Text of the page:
Riga, 3 December 2010

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In the third quarter of 2010, the current account of Latvia's balance of payments remained in surplus (37 million lats or approximately 1% of the projected GDP).

Current Account Balance

With the economic activity in Latvia expanding - production and exports growing - the need for imports of intermediate goods and capital goods, particularly so of metals, mineral products and transport vehicles, also increased. Hence the trade balance no longer improved. Services trade balance remained broadly unchanged quarter-on-quarter, whereas its year-on-year surplus was higher (over the year, the major increase was observed in the value of exports of transportation services and financial services). The value of imports of transportation services and other services also recorded a rise. With the performance of foreign direct investment companies improving, their total losses decreased and the income account balance grew negative for the first time since the third quarter of 2008.

Current transfers contributed to the current account to a lesser extent than in the previous quarters; nevertheless, inflows of the European Union funding expanded both over the year and the quarter. They posted almost the same amounts in the current transfers account and the capital account. In the current transfers account, these inflows mostly reflected the funding received from the European Social Fund (in the first three quarters of 2010, the inflow of the above funds grew almost twofold year-on-year); in the capital account, the funding received from the Cohesion Fund for the implementation of environmental projects recorded the highest increase.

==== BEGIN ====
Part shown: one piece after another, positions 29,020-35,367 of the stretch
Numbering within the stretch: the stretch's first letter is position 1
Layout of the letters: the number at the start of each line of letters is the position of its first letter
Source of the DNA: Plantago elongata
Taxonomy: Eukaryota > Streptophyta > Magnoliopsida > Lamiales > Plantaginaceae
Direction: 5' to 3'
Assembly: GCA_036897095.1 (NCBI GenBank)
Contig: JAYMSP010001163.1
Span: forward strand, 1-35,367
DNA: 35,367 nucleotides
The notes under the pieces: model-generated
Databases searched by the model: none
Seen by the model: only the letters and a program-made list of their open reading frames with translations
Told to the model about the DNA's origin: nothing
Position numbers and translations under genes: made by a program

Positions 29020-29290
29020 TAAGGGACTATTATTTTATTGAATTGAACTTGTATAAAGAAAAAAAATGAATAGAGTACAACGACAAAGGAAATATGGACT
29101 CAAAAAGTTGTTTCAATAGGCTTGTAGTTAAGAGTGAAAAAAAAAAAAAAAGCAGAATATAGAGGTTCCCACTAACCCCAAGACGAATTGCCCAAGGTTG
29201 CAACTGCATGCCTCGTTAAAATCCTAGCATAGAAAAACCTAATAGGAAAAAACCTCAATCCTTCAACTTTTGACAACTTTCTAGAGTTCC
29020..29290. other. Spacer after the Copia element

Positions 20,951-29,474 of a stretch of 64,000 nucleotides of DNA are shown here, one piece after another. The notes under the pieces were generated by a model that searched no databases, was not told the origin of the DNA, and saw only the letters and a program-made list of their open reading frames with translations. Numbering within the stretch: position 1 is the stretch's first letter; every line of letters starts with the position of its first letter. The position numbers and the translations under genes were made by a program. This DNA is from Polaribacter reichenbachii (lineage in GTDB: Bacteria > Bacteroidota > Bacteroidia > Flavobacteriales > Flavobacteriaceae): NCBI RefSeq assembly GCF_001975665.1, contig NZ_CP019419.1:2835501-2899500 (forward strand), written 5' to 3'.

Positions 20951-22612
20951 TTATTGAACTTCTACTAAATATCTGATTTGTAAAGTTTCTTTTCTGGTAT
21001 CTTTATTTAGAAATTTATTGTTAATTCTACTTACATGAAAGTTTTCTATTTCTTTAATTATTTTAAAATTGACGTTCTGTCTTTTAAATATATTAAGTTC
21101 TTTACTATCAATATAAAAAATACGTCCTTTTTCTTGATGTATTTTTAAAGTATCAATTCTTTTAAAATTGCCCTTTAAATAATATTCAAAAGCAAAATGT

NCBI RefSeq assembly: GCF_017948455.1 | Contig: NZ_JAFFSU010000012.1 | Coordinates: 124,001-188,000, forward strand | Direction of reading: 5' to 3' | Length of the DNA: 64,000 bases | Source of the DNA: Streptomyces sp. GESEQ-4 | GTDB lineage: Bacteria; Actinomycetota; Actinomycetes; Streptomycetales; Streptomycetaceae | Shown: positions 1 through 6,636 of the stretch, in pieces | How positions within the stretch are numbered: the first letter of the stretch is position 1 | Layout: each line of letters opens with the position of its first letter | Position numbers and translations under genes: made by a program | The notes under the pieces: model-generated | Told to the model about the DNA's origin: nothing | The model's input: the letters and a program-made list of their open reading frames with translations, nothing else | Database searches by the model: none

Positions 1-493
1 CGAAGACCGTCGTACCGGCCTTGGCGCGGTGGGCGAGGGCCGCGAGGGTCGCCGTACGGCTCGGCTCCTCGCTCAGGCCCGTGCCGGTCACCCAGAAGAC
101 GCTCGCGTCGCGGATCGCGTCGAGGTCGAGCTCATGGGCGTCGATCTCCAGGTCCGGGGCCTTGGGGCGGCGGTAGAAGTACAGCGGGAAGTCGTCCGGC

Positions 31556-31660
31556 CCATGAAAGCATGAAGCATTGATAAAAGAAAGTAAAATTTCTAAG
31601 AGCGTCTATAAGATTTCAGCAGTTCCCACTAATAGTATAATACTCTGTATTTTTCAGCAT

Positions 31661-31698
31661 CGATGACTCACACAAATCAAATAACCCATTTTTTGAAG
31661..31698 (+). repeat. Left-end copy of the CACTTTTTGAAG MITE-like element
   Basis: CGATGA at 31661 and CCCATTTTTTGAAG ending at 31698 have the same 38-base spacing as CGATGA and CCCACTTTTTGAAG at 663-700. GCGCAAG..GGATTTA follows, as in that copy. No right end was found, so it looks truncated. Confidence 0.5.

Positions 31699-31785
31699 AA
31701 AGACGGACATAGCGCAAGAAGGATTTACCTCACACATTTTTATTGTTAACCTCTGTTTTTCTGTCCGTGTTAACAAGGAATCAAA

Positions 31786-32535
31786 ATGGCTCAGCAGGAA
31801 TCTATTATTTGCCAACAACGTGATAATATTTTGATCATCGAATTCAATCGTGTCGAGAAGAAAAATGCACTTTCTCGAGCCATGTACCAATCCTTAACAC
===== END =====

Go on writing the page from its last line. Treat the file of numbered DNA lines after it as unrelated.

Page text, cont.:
In the financial account, government borrowings contributed to quite substantial inflows also in the third quarter, at the same time expanding the reserve assets managed by the Bank of Latvia. A positive sign is a pickup in foreign direct investment in comparison with the first half of 2010, including higher investment in manufacturing.

In the third quarter, Latvia's net foreign debt continued on a downward trend (approximately to 56% of the projected GDP). Although Latvia continued to receive funds from both the International Monetary Fund and European Commission under the international bailout programme, Latvia's total external debt (both gross and net) gradually decreased due to contracting private debt. The latter shrank on account of banks repaying their long-term liabilities while a slight increase was recorded in the liabilities of the enterprises sector, mostly as a result of expanding trade credit.

A positive development is the fact that an increase in productivity in manufacturing keeps the current account close to balance at this stage, ensuring improved competitiveness and expanding exports. Unlike the reasons underlying the current account improvement in the previous periods (losses of foreign direct investment companies or declining imports caused by a fall in consumption), it is a sustainability-promoting factor. In the future, investment in production is required in order to maintain the external balance. Transparent, predictable and sustainable tax policy, a state budget approved on a timely basis, and hence a higher credit rating assigned to Latvia by international rating agencies will help ensure the required stable investment environment, attractive to both domestic and foreign investors.

Latvia's Balance of Payments (MS Excel table)